(Jordan's famous celebration. Photo by Ed Wagner Jr., Chicago Tribune)
May 5, 1989, may have been the day Michael Jordan officially became the greatest basketball player of all time.
On that date, the Chicago Bulls were playing the final game of their best-of-five first round series against the Cleveland Cavaliers. The Cavs, playing at home at Richfield Coliseum, were the favorites to advance to the next round. Not only had they won a franchise-record 57 games that year, ten more than the Bulls, they had beaten Chicago all six times during the regular season.
The Cavaliers were in control for most of Game 5. The Bulls' front court of Horace Grant and Bill Cartwright was in foul trouble all day, while Scottie Pippin had a particularly off day. Chicago hung around thanks to Michael Jordan, who posted his third consecutive 40-point performance, and finally caught up with them halfway into the 4th period.
With six seconds remaining in regulation, Michael Jordan eluded the Cavs' Craig Ehlo and drilled a mid-range floater to put the Bulls up 99-98. That gave him 42 for the game, with 15 coming in the final quarter.
Cleveland coach Lenny Wilkins devised a smart play out of the timeout. Ehlo inbounded the ball to Larry Nance, who waited for Ehlo, who was racing from out of bounds, to get beside him. Like a quarterback handing off to a running back, Nance tossed it to Ehlo, who sprinted to the basket and layed it in, giving the Cavs a 100-99 advantage with 3.2 seconds left.
At that moment, Ehlo was the hero of the contest. Playing on a sprained ankle, Ehlo had put together the best game of his playoff career: 24 points, with 15 coming in the 4th quarter.
Out of the Bulls' timeout, Jordan caught the ball just beyond the three-point arch. Jordan got to the top of the key, 16 feet away, with Craig Ehlo leaping to block his shot from beside him. "His Airness" launched into his shot and somehow hung in mid-air long enough for Ehlo to jump past him; with an unabridged shot at the basket, Jordan hurled the ball at the basket and got nothing but net as the buzzer sounded. As Ehlo crashed to the scorer's table in agony, Jordan exulted in a jumping fistpump before embracing with forward Brad Sellers.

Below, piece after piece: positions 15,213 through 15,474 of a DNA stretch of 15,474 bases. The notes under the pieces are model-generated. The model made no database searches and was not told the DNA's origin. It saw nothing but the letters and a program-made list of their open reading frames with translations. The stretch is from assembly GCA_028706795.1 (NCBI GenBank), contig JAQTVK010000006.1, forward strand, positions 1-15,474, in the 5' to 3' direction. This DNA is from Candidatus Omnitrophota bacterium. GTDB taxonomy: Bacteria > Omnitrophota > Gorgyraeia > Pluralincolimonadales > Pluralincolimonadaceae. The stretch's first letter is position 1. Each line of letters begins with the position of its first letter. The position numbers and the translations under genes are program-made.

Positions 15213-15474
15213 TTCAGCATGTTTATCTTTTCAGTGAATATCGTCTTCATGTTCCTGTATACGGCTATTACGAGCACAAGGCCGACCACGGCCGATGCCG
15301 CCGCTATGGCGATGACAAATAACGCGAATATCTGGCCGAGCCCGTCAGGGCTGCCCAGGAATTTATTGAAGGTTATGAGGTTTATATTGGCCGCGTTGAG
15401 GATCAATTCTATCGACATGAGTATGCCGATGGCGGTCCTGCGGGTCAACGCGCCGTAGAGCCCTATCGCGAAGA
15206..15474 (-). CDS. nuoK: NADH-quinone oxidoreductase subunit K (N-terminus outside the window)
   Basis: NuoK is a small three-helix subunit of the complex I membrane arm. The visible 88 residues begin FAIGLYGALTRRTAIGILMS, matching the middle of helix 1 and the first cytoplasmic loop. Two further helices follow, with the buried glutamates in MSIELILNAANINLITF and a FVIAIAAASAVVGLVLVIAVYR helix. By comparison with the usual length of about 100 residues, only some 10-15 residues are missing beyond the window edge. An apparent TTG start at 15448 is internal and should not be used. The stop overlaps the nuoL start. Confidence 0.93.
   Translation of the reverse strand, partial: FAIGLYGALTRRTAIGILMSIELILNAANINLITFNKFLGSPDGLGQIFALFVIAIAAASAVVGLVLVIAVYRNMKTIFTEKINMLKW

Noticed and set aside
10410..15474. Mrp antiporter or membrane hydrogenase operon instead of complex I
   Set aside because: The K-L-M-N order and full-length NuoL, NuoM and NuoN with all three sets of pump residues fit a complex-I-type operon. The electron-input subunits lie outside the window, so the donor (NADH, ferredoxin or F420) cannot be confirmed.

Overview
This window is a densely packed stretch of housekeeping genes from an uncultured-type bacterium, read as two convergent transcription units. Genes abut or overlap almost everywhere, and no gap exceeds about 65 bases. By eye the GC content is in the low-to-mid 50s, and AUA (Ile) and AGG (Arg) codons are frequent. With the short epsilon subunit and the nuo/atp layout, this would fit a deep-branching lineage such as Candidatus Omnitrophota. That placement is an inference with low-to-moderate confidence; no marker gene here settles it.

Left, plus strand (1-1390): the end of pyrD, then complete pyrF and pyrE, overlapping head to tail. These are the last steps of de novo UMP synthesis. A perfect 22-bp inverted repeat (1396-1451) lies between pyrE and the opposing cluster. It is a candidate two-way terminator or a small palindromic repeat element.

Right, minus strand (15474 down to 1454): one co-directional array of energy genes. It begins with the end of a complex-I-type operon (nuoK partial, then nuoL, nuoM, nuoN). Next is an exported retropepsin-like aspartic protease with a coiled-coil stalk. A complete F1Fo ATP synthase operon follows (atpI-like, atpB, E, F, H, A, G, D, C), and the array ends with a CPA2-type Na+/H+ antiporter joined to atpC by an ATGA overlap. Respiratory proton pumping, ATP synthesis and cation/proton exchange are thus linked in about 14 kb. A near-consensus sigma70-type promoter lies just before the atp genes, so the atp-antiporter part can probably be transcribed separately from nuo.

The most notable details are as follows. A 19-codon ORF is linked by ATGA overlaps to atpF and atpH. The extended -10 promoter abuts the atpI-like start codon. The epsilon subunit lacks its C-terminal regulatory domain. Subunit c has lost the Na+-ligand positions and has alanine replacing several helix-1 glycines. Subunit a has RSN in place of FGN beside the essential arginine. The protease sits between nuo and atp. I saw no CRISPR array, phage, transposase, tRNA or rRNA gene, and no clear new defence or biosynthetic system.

Cleveland's Brad Daugherty, who played with Jordan at North Carolina, was in awe of the game-winner, calling it "unfathomable." ''I don't see how Michael stayed in the air that long. It's the most outstanding shot I've ever seen.''
Chicago coach Doug Collins, when asked what play he had drawn up for the final seconds, responded, "Give the ball to Michael and everyone else get the @!%# out of the way."
"The Shot," as it is simply referred as, produced the most ubiquitous highlight in NBA history. The video of Jordan hanging in mid-air, hitting the shot, and celebrating, mixed with the call of Bulls' radio announcer Jim Durham ("Here's Michael at the foul line, the shot on Ehlo... good! The Bulls win! They win!") has been played over, and over, and over again.
Ehlo's clutch performance was completely obscured by Jordan's shot, which posterized him for all eternity.
"I remember watching the shot go in and watching our fans just get devastated," Ehlo said. "I grew up watching the 'Wide World of Sports.' I remember that skier going down and them saying 'the agony of defeat.' That's exactly how I felt: how jubilant in victory this guy was, and then the agony of defeat that I had."
As commonly replayed as "The Shot" is in commercials and on ESPN, the actual live view of it, as it aired on CBS with Dick Stockton at the mic, is hardly ever shown -- possibly because CBS never broadcasted the famed angle of Jordan's shot. They just replayed the sideline view.
The Bulls would make it all the way to the conference finals before losing to the eventual-champion Detroit Pistons. The Cavs' loss was devastating to Cleveland sports fans; with Ron Harper, Mark Price, Larry Nance, Brad Daugherty, and Craig Ehlo, the Cavaliers were incredibly deep and had posted the second-best record in the NBA. Plus, Cleveland residents were only a few years past "The Drive" and "The Fumble," in which the Cleveland Browns coughed it up at the last second.
Jordan would go on to haunt the Cavaliers again and even posted his career-high against them, while Cleveland only managed to advance to the Finals when they drafted LeBron James, who some considered "the next Jordan."